Nah. What I read was enough to get started. Bakers need recipes. Cooks need ideas.

Not At All the Recipe I Looked for Salmon with Peanut Sauce and Coconut Cilantro Rice
Serves 2, with some leftovers to repurpose for lunch

Salmon filet, about 1/3 lb. per serving
1 cup rice
2 cups water (or 1 cup water, 1 cup fish stock)
1/4 cup chopped peanuts
1/2 cup flaked coconut (unsweetened if possible)
2 tsp sesame seeds
2 cloves garlic, minced
2 tbsp peanut butter
1/4 cup olive oil
1 tbsp soy sauce (more to taste)
1/2 cup cilantro, chopped roughly
1/2 tsp hot sauce
1 tsp each curry powder and paprika
Juice and zest of one lime

Cut the salmon into serving pieces.  Pat dry and set aside.

Toast 1 cup of rice in a little butter. Add 2 cups water and 1/2 teaspoon salt (or, if you have it as I did, 1 cup water, 1 cup stock), reduce heat to low, cover and cook for 20 minutes. Remove from heat, still covered.

While the rice cooks, in a dry skillet, toast the coconut and remove; then toast the sesame seeds and remove. (Take care—neither one takes very long to toast!)

Make the sauce:
Warm the peanut butter in the microwave to make it easier to stir. Add the soy sauce, hot sauce, garlic, and lime juice.
Add a little oil to the hot skillet; add the peanuts, paprika, and curry powder and stir. When they’re hot and fragrant, add the spice/oil mixture and sesame seeds to the sauce, along with another 1 tbsp of oil. Stir until well combined and set aside.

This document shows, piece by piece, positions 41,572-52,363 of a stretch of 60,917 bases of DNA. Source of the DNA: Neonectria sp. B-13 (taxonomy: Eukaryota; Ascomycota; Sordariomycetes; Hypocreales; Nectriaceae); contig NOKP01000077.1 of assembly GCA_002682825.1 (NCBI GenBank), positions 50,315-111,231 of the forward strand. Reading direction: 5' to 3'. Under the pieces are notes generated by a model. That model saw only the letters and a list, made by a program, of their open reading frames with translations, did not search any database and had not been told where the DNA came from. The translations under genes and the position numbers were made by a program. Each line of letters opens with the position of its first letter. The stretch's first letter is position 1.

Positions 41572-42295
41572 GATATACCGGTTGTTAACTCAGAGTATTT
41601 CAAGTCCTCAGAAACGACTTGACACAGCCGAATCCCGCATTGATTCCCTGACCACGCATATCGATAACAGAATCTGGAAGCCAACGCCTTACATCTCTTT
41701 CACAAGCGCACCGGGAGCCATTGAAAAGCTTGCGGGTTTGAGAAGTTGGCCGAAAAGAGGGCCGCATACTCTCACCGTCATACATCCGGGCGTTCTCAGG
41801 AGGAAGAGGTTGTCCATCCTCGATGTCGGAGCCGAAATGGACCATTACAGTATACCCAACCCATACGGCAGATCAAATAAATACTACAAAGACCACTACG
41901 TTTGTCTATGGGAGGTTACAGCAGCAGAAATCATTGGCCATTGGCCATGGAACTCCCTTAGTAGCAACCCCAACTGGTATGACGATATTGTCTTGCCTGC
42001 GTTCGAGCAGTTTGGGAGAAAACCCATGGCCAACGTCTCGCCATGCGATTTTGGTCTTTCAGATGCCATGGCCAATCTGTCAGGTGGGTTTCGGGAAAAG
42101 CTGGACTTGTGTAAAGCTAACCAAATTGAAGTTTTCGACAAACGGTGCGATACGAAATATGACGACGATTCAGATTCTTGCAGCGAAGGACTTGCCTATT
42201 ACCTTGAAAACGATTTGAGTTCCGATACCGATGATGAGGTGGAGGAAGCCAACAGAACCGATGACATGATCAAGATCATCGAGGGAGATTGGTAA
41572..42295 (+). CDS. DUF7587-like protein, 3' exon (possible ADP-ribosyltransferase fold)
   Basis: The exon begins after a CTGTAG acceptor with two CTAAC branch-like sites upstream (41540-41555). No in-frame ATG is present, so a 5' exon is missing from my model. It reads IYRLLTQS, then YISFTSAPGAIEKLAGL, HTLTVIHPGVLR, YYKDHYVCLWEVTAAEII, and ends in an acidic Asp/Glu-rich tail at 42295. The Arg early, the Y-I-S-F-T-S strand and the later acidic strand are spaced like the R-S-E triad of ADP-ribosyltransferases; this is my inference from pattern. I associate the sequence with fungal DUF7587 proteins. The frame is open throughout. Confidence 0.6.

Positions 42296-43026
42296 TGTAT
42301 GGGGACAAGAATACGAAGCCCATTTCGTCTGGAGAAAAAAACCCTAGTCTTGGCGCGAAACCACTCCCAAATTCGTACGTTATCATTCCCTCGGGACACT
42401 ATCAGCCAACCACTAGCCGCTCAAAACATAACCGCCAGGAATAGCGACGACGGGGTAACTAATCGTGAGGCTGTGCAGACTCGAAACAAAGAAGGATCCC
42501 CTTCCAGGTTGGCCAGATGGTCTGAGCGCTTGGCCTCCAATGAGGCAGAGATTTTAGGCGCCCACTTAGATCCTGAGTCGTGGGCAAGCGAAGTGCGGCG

Put 1 tbsp of oil in the skillet and heat until shimmering. Add the salmon, skin side down.   Cook for 2 minutes without touching, then top with a little of the peanut sauce. Place skillet in a 350F oven for 5 minutes.

Use a fork to fluff the rice. Stir in the lime zest, toasted coconut, and cilantro. Put the lid back on.

Remove the salmon from the oven and turn the filets over, now sauce-side down. Return to the oven for 5 minutes more.

In serving bowls, place the salmon over the rice, topped with a little more sauce. Serve with sautéed spinach (or whatever green thing you like).

Feel free to read this recipe and riff off it any way you want to–as I did with the ones I saw to come up with our dinner. Just wash your hands first, and afterward.

I hope whoever got the pastrami we ordered enjoys it.

Thai Salmo

 

How To Make The Most Delicious Summer Pasta

I don’t have a photo of the finished plate, because I do not have that much willpower.

I love watching food game shows; when people who have staked their reputation on cooking well are challenged to up their game in a public setting, they layer ingredients and flavors and techniques in ways I can’t even imagine. One of the specific things I’ve noticed lately is the tendency to layer sauces: one to dress the bottom of the plate, a second atop the entrée, and a third on the accompaniment. And that new way of thinking inspired the most amazing pasta dish I’ve eaten this year.